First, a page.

Representational State Transfer (REST) is a software design architecture used to communicate state between two systems that has no current IndieWeb adoption, likely due to its fundamental incompatibility with static sites. REST is typically associated with web services and applications because the HTTP protocol contains a set of generic verbs (GET, POST, DELETE, etc.) that can be applied to an arbitrary set of nouns (URIs).
Why use REST? (to be filled in by someone who thinks it's a good idea)
How to use REST on your site (to be filled in by someone who is selfdogfooding REST on their own site).
No current IndieWeb examples of "REST" APIs on people's personal sites.
Applications are said to be RESTful if they are designed with the following constraints:
- Separate concerns between the client and the server. The client is not concerned with data storage and the server is not concerned with user interfaces or user state.
- Maintain a stateless server. No client context should be stored on the server between requests.
- Allow responses to be cacheable in order to reduce client-server interactions.
- Having a client talk directly to a server or routing the request to an intermediary server should have no effect on the response.
- A uniform interface that allows clients to identify resources, manipulate them, and interpret responses.
Not quite REST
There are APIs that often either claim to be REST but do not conform to the above constraints, or claim some similarity to REST by using the following terms:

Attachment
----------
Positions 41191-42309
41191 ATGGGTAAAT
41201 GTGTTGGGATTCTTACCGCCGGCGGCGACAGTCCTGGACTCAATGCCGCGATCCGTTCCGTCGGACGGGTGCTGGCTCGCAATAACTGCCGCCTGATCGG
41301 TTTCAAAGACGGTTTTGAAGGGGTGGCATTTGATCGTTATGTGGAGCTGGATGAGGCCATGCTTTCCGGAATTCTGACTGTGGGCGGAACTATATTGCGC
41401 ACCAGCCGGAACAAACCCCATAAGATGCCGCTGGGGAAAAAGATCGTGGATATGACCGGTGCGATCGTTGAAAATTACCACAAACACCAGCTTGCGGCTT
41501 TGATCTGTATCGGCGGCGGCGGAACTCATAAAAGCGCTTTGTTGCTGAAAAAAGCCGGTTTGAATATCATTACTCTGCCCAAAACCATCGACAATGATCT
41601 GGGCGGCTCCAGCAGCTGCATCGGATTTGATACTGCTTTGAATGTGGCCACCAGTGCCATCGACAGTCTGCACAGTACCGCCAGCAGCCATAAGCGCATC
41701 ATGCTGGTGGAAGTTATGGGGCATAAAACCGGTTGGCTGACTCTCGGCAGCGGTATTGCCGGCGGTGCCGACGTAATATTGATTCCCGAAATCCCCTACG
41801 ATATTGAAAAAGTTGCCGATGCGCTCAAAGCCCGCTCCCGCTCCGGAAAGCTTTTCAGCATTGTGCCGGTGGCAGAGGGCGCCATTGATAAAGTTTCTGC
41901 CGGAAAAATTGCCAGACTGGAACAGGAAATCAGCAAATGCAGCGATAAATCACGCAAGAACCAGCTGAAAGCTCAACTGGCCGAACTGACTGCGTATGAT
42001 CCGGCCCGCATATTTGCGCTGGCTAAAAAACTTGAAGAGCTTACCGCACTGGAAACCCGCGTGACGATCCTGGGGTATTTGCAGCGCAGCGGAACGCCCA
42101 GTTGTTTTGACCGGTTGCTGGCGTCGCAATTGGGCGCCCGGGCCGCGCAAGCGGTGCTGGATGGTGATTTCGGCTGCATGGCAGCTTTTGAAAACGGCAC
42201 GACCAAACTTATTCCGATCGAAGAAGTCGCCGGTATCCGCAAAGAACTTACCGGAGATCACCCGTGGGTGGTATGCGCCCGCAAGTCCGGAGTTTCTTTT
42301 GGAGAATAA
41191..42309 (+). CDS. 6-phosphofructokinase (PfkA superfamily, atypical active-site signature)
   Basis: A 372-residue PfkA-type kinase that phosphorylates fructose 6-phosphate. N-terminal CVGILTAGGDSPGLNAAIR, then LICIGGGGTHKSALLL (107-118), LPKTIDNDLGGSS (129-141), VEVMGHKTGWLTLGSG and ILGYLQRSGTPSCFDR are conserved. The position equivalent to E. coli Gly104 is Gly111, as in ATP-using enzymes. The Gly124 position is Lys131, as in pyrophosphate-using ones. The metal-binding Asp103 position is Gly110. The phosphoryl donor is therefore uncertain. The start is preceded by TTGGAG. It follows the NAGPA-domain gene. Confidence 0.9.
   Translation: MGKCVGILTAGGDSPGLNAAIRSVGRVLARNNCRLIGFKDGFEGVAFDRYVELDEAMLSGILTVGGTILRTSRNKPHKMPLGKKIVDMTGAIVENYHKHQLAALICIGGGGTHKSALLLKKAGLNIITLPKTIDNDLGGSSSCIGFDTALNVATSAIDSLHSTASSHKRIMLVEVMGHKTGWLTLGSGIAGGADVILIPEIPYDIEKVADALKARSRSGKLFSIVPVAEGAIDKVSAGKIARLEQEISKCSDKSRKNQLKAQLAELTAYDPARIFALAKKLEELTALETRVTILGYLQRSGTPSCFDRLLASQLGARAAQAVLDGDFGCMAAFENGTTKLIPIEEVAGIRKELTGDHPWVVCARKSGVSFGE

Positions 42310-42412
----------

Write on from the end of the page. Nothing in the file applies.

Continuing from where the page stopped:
Pure REST fails with Static Sites
Pure REST requires that individual URL support all the various HTTP verbs directly (i.e. beyond GET, explicitly PUT, POST, DELETE) and static site servers typically do not support them, hence static.
Since static sites are a common IndieWeb hosting use-case, this means that pure REST APIs are a showstopper and cannot be used for IndieWeb interop.
Instead, rel discovery based alternatives like Micropub and PuSH are far more practical, allowing for delegation of various operations including editing.
Alternatives to REST
Remote Procedure Calls
In an RPC architecture, a client sends a server a set of parameters so that the server may then execute a set of procedures. In the web application context, RPC implementations typically target a single endpoint and use POST to send parameters to that endpoint, in essence using HTTP as a tunnel for a custom protocol. As a result, there are a large number of largely incompatible RPC protocols. Examples include XML-RPC, JSON-RPC, SOAP, etc.
Since clients need prior knowledge of available endpoints and acceptable parameters before beginning an interaction with the server, clients and servers are typically tightly coupled in RPC architectures.